Sunday, April 20, 2008

The Inspiration: Part 3

This is part 3 of the story. To catch it from the beginning, please start at part 1.

In college, Jonathan learned to doubt his own existence, or at least the part that had made him special in high school. College has a way of doing that, or at least that's what they always say. The memory of the genie grew foggy with the years and the results of his first two wishes, which were much more concrete in nature, had long since been used up. Only the effects of that third wish remained. Unfortunately, there was no way to be reminded that it really ever worked. Who was he to say that he hadn't just been a member of a very talented graduating class? That sort of thing happens sometimes.

Because Jonathan had never been more than a mediocre football player, he never played in college, and thus never had the opportunity to inspire his fellow players to national championships. Through a steady diet of sloth and collegiate situational alcoholism, Jonathan even gave up much of his token desire to change the world for the better. Instead, he partied his way through school and only squeaked by with a degree in five years. He had opted to go into the real world with a job that kept him in the only life he'd really known. Instead of going out and setting the world on fire like every young person dreams of doing, Jonathan took on the mantle of teacher and returned to teach in the small town where he grew up. He built a house on the farmland that had been in his family for generations and went to school in the mornings and came home in the afternoons and repeated this process for the next five years.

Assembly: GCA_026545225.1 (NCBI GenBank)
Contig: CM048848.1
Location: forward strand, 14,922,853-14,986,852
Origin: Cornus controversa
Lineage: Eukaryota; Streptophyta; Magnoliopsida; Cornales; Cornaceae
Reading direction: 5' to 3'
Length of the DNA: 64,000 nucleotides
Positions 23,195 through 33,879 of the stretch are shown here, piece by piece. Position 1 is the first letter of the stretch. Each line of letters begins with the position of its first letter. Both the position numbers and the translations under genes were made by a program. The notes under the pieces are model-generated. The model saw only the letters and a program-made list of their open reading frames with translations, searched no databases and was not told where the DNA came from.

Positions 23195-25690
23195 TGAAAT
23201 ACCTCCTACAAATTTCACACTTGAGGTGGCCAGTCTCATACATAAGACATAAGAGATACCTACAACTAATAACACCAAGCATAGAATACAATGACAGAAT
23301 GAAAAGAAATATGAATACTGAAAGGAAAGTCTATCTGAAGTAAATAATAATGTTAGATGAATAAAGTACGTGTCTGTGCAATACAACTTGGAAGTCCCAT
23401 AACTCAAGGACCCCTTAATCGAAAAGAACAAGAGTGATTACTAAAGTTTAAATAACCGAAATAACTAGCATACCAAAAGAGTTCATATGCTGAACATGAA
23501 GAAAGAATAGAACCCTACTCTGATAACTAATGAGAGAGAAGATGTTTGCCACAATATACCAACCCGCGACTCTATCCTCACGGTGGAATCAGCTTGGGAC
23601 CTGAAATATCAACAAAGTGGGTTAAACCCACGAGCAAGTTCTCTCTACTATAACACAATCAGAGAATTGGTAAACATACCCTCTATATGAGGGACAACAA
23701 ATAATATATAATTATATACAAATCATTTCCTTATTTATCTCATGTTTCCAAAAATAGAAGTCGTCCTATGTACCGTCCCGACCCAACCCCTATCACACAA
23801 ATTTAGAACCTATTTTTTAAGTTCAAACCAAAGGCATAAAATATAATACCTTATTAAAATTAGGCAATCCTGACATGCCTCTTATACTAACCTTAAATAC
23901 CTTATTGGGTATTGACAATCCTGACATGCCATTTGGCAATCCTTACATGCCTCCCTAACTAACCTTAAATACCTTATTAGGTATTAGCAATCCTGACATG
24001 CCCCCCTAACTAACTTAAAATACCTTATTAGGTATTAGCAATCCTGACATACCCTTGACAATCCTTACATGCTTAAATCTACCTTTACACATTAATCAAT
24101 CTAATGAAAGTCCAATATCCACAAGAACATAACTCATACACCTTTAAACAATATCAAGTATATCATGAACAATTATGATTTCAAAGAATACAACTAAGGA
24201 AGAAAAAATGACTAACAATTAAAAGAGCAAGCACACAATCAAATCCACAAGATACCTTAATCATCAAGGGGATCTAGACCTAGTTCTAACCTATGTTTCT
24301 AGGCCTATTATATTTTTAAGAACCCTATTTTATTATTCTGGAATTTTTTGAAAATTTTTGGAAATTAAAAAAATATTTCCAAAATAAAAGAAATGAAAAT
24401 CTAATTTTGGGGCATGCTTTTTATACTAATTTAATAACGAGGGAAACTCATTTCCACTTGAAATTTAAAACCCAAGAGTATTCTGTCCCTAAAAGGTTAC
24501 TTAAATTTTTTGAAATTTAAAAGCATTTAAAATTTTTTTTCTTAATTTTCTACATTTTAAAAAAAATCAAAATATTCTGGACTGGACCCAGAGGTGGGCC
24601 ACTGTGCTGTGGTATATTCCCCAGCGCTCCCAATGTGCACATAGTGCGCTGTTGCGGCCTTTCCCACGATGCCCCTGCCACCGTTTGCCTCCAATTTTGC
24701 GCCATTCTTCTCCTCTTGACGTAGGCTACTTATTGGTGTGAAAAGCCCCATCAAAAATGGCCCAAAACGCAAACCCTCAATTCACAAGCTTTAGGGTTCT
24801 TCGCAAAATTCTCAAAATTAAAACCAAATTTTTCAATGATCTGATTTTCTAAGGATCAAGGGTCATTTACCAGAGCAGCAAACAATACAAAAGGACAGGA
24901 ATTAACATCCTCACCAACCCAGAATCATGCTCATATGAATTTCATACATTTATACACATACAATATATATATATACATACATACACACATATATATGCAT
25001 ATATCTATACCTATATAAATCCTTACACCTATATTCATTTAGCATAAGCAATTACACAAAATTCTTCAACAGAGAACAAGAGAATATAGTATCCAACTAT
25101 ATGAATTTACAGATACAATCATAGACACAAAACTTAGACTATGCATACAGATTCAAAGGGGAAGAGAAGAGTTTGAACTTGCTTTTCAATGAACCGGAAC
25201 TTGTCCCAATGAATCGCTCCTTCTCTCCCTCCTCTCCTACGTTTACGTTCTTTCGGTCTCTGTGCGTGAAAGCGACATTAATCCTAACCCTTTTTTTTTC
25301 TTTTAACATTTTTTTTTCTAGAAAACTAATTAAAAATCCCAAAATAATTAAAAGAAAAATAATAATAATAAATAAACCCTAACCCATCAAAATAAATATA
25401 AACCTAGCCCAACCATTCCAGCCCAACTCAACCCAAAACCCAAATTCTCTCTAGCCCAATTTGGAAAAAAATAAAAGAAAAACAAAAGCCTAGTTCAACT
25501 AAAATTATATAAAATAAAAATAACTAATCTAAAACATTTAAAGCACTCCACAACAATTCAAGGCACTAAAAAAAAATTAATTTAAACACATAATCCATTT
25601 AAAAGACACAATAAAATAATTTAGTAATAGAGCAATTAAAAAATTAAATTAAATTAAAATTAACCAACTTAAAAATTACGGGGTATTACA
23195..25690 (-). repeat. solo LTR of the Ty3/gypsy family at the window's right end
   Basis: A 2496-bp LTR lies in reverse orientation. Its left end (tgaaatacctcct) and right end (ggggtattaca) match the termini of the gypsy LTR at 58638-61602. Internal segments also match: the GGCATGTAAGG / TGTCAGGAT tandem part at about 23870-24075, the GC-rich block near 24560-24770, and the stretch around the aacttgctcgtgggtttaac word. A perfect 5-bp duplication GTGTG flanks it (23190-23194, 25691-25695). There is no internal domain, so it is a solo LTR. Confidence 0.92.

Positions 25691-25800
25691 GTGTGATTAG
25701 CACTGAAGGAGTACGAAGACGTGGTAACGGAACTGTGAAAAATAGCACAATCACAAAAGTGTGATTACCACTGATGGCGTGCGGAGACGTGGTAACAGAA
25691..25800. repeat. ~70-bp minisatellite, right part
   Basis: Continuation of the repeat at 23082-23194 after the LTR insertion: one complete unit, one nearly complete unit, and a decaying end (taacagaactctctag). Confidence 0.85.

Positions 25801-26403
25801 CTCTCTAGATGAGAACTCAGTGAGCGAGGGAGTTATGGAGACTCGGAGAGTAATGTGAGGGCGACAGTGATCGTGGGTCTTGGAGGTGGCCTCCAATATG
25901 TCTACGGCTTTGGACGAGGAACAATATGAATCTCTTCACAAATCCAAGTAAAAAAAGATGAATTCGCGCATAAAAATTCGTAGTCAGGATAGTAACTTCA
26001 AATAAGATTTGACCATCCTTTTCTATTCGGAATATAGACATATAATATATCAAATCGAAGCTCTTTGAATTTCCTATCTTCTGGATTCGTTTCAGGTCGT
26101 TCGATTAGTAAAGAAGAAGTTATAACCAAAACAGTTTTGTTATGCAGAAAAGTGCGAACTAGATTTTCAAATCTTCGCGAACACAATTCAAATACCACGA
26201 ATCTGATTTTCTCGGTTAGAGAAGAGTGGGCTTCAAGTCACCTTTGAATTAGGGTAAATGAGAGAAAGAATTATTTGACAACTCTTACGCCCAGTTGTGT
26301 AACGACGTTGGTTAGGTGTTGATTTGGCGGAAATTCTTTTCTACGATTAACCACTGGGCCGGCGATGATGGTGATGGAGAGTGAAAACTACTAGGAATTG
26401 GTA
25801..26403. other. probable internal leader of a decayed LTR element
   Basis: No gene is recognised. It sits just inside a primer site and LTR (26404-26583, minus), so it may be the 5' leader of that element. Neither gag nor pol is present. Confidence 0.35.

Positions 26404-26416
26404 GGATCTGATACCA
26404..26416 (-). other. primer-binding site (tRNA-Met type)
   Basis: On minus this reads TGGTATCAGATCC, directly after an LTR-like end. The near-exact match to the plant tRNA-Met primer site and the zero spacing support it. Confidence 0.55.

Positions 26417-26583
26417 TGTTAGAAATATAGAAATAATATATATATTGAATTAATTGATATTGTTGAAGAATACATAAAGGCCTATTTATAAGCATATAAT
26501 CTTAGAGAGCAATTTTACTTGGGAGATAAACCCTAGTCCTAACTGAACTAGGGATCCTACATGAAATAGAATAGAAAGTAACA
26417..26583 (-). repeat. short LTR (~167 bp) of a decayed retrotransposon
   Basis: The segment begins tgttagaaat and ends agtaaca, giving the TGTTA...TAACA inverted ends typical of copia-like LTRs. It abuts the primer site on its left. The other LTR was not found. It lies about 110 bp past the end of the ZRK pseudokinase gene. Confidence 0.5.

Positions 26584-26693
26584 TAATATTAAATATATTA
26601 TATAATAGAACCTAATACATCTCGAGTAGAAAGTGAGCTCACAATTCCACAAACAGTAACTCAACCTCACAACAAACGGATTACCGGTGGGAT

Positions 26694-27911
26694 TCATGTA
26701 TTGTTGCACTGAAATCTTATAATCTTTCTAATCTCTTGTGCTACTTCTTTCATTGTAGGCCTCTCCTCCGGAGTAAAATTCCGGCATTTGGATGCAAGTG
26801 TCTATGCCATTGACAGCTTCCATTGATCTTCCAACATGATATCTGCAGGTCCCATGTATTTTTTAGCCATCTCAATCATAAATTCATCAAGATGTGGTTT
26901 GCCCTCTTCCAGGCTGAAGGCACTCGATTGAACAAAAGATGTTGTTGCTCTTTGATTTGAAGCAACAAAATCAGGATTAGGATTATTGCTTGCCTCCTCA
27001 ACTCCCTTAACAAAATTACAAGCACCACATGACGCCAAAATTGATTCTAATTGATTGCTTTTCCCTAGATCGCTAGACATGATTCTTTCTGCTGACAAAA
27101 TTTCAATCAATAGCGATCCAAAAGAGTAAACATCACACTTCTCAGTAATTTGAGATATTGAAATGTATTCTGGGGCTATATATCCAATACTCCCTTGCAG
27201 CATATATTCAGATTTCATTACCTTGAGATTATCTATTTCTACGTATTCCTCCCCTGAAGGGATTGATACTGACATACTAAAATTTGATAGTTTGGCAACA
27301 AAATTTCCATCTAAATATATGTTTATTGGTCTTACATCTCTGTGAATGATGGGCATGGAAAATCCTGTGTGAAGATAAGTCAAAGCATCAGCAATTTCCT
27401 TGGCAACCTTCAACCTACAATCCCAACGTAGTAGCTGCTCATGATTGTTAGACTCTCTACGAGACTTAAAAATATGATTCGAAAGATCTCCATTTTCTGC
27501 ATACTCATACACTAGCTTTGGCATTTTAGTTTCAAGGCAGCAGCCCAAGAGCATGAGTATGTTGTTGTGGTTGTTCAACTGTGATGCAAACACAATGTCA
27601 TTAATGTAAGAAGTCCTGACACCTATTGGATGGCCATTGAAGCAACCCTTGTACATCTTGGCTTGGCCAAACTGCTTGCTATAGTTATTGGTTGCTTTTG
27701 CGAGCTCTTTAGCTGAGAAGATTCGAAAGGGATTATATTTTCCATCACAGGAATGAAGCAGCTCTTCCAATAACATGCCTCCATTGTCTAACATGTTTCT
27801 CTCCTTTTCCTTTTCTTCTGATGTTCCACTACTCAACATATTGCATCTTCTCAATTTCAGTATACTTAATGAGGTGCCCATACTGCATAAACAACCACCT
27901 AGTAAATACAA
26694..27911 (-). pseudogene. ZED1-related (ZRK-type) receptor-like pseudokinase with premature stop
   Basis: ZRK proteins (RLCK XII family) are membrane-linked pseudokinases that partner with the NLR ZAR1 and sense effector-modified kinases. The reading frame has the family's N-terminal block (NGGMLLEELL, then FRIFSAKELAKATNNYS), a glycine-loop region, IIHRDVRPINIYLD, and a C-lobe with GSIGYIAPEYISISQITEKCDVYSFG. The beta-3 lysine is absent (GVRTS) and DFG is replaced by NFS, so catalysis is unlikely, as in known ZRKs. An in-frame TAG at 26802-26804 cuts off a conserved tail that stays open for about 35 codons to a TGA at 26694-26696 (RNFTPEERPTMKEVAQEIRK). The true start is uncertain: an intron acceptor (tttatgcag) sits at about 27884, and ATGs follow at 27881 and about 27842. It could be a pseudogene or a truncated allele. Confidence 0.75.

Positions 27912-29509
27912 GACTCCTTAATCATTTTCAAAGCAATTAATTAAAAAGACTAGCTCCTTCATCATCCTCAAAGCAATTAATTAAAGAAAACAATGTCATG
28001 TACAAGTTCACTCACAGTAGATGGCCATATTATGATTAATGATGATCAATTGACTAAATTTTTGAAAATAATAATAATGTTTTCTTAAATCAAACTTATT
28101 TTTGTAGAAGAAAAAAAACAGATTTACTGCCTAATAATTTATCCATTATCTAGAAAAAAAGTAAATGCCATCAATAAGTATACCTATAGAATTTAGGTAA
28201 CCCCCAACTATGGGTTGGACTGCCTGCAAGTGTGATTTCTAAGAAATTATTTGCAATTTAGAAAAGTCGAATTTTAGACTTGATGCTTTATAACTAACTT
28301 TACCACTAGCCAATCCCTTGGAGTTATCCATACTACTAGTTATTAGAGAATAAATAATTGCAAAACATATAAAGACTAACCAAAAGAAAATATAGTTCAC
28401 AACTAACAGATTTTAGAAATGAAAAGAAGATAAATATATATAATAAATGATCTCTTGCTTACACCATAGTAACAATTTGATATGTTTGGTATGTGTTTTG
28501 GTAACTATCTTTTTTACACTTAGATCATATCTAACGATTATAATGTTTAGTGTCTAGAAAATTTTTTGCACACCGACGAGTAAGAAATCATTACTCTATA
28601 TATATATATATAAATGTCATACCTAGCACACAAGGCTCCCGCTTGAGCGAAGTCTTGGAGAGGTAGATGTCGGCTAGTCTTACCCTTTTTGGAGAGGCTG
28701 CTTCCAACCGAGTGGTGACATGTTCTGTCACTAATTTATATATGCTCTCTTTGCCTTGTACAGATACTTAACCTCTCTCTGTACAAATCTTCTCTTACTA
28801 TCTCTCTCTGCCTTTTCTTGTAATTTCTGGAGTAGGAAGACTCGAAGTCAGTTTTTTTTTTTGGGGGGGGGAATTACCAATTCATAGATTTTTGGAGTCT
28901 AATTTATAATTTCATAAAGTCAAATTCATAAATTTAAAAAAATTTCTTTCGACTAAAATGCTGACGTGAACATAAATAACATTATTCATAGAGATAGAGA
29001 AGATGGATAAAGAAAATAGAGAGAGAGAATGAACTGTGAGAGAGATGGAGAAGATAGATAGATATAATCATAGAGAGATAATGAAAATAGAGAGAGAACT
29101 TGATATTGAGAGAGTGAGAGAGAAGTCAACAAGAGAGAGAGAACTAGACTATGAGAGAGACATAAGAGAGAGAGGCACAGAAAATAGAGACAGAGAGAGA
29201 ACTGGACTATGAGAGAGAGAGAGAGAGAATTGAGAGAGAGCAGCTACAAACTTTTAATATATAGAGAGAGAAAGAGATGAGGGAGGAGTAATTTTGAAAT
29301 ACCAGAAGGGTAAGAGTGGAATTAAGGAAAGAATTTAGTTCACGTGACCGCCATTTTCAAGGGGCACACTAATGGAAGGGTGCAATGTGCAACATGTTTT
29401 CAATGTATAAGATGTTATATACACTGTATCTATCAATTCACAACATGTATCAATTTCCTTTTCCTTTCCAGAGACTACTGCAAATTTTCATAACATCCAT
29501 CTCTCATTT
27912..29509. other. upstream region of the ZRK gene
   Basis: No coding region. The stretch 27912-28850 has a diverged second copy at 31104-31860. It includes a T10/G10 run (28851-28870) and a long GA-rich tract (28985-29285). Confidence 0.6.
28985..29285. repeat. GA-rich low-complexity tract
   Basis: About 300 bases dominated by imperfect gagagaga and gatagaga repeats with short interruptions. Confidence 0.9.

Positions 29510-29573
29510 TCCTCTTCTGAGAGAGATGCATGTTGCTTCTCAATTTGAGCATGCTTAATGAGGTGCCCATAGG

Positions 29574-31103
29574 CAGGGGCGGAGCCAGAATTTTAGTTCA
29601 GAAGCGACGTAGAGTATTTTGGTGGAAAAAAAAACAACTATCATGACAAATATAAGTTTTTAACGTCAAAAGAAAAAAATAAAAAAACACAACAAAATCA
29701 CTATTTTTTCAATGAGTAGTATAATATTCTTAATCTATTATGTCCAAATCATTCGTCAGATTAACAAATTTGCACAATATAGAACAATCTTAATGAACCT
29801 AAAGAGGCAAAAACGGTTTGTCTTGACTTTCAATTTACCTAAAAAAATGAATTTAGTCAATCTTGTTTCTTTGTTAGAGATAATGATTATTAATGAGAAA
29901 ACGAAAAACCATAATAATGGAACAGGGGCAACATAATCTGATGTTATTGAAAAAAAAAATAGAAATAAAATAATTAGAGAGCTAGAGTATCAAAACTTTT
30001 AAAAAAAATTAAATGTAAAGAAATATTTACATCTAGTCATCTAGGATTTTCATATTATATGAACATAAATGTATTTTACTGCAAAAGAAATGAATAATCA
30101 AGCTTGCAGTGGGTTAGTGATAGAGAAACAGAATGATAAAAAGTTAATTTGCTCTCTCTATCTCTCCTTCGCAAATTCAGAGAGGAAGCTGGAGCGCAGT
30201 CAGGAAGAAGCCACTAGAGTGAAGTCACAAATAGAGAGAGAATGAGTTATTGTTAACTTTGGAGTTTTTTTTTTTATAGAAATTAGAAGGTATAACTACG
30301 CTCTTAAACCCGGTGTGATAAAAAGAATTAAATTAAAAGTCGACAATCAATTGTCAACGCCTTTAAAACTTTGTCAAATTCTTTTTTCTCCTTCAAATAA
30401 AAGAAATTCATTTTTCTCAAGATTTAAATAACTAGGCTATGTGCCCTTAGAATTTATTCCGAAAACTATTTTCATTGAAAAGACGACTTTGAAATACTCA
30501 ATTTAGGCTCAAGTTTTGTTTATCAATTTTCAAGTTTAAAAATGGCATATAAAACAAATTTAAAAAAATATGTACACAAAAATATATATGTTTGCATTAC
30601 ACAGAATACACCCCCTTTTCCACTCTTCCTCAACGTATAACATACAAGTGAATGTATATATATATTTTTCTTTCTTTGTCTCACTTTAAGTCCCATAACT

Had Jonathan been wiser at the time of his encounter with that genie, he may have asked for a combination of great motivation and great skill or some metaphorical Midas touch. Instead, his wishes had been so small minded and petty that even he eventually forgot them and he lived the kind of sad life that is often the stereotype of the burned out teacher in Hollywood. His once bright disposition and ready smile had settled into a stoic expression his face no longer received the regular creases from a grin.

That is, until one day Jonathan, now Mr. Kornegay, met a struggling student who somehow captured his attention.

To be continued...


Chris said...

Oh good, a mild cliffhanger. More of a teaser, I suppose.

I'm interested. I don't want to comment too much on the overall work, yet, because I haven't read to the end (which I certainly would not want to influence).

Jacob said...

I've already got the ending. I'm just dishing it out in pieces.

I'd also like to point out that I'm aware I'm breaking the magical rule of show don't tell, but do you really want to see me expand this with action and dialogue? I didn't think so. Think of this as getting a sneak peak at an author's rough draft.

Mickey said...

Some aspects of this story sound familiar...